Hybrid Work: Getting Leaders to Stay Connected with Teams

Much has been written on the need for connections in a hybrid working model. Research has found that if we are satisfied with our connections, we are up to three times more productive in a remote environment. More specifically our bonding connections, represented by within team interactions, drive greater productivity. However, 70% of hybrid employees feel more disconnected from their co-workers. As the pandemic lingered, we noticed a decrease in both bonding connections and bridging connections, those interactions that span across the organization from team to team, dropped off both rapidly and significantly.

Neighborhood Effect and the Pandemic
The reality is that a neighborhood effect has emerged since the beginning of the pandemic, as a result of network erosion, resulting in many organizations moving beyond silos and looking more like a constellation of local teams. This effect is even more pronounced with leaders. Pre-pandemic leaders represented nearly 50% of an organization’s bridging connections. However, since working remotely, senior managers and executives lost nearly three times the number of bridge connections as that of an average employee (3.5 times for executives and 2.7 times for senior managers). Nevertheless, few people are talking about how to help our leaders with their connections.

On the left side of Figure 1 is a healthy organizational network early in the pandemic of 500, plus individuals across nine different groups (various color-coded nodes) and 48 leaders (both senior managers and executives represented by the grey nodes). The network is tightly clustered within groups to drive cohesive driven tasks such as productivity and has many bridge connections to facilitate idea sharing and alignment activities.

Fast forward six months on the right side however, and you see the same network with 21% fewer connections. It now looks more like a set of local neighborhoods than a cohesive, broad-based network. If you look a little closer, you will also notice something else. Leaders have lost a significant number of their bridging connections. In fact, for the most part, they have moved from the edge of their teams, operating as brokers between teams, to the center of their groups, flattening out the organizations.

Good News, Bad News
The good news is that leaders are now more accessible to their teams because it now takes less time to connect directly with any one of them. Indeed, leaders appear to have stepped into the gap and taken on the challenges of their employees. They have leaned in hard on issues such as team performance, burnout, retention, hiring, and local communications and have led with great empathy, actively engaging their teams to ensure greater employee well-being. The bad news, however, is that this has come with a significant cost. Their jobs have become 10 times harder.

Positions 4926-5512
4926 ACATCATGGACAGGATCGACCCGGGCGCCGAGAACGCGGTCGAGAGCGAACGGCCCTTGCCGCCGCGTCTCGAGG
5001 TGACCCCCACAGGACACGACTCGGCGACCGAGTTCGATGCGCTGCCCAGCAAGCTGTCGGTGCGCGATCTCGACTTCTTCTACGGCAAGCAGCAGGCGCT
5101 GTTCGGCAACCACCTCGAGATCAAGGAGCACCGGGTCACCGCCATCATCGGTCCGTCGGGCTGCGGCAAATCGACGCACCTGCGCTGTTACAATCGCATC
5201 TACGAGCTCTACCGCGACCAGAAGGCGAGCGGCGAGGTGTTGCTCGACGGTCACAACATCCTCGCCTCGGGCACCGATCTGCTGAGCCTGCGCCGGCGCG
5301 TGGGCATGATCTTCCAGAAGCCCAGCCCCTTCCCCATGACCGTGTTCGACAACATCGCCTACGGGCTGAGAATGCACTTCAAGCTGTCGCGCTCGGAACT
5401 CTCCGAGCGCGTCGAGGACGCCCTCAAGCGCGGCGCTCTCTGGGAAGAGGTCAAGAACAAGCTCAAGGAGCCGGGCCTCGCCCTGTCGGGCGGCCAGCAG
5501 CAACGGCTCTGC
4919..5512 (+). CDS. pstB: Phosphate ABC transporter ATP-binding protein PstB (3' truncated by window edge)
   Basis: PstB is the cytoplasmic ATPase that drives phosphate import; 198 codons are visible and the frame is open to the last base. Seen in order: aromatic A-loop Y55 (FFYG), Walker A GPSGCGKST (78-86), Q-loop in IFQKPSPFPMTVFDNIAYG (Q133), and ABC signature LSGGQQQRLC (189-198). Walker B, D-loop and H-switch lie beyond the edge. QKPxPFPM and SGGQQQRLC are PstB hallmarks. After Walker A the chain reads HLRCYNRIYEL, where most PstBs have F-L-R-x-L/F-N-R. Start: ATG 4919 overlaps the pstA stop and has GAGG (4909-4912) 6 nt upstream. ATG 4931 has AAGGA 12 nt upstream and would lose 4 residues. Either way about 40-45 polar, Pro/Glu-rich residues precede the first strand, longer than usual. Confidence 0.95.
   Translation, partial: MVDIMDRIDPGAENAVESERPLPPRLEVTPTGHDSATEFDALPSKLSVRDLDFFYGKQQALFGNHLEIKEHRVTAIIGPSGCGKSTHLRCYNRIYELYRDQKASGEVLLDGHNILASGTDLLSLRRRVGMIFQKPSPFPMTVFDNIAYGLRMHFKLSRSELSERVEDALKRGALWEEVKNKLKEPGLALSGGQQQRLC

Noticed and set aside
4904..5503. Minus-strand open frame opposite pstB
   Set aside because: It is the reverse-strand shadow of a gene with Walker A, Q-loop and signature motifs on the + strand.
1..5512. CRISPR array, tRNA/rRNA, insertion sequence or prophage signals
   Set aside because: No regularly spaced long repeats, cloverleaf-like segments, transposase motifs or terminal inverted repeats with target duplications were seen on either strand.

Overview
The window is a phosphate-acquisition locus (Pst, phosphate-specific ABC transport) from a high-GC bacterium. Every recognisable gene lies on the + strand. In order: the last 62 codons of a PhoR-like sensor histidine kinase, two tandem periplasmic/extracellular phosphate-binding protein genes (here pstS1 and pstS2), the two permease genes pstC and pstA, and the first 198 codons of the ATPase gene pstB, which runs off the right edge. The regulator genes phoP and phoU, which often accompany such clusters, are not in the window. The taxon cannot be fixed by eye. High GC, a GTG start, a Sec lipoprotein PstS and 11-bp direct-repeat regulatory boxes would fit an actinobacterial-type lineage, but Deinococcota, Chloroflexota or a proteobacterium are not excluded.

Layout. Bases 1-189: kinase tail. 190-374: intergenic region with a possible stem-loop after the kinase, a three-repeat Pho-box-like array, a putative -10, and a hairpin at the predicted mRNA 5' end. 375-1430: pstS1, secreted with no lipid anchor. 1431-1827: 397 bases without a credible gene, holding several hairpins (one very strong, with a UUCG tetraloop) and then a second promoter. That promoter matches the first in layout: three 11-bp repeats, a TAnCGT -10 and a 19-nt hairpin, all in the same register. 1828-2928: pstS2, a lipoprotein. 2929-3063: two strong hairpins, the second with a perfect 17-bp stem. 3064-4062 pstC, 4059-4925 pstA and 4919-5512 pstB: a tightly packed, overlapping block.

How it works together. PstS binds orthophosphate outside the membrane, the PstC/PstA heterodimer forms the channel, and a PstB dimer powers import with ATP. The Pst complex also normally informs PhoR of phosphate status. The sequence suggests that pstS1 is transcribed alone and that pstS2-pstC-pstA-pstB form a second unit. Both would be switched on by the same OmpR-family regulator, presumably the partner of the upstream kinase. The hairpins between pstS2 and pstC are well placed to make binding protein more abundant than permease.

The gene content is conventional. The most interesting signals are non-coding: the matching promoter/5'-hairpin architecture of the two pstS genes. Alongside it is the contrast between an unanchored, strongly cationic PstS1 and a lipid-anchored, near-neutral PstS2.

The impact of this phenomenon has resulted in a significant decline in bridging interactions across the organization. These outward looking ties, which connect teams to external ideas, insights, and resources, are necessary to facilitate learning and innovation, which allow an organization to move beyond the status quo. The potential long-term impact is therefore the crippling of future adaptations, innovations, and strategic alignment.

The Isolation of Our Leaders
However, far more critical immediately, is the impact on leaders themselves. At the very time that they are carrying the burden of many others, they have become more separated and isolated from their own support network: The bridging connections with their peers.

Being a leader is lonely work under normal conditions, but never more than when one is isolated and being pulled into an array of emerging issues. As a consequence, leaders are becoming more chronically stressed, burned out, and exhausted and this should come as no surprise because we know, based on years of academic research, that social connections are the primary factor in overall wellbeing.

Help them reduce collaborative overload. Coach leaders to step back and evaluate what they are currently working on. Have them look back four months in their calendars to discover recurring activities or meetings that they can shift to less-connected people as a developmental opportunity. Challenge them to continually push themselves to look for opportunities to let go of routine activities and meetings.
Challenge them to activate dormant bridge connections. Engage them in a conversation to ensure that they have a diverse network across the organization. Ask them to reflect on their critical connections before the pandemic. Push them to reactivate these connections and avoid the natural tendency to settle into their existing networks.
Coach them to invest in broad based connections critical to future success. Challenge them to think laterally about ways to join efforts with peers. Proactively engage a select group of peers to explore mutual overlap in interests and ways that sharing resources could yield desired results. Instruct them also to seek out emergent opportunities with these peers and stakeholders to discuss new opportunities to enterprise challenges.
Have them build mechanisms to ensure enterprise connectivity. Have them consider such actions as: Appointing a liaison role by designating one person on the team as a contact for the exchange of best practices. Create a team alumni network and as appropriate, pair alumni and members to boost engagement and strengthen team connections to other units, and schedule cross-team sharing sessions.
Schedule a face-to-face leadership re-connection session. Consider designing and facilitating a leadership conference, or build a new leadership cohort to focus on emerging business issues. In short, get leaders in a physical room together to reengage.


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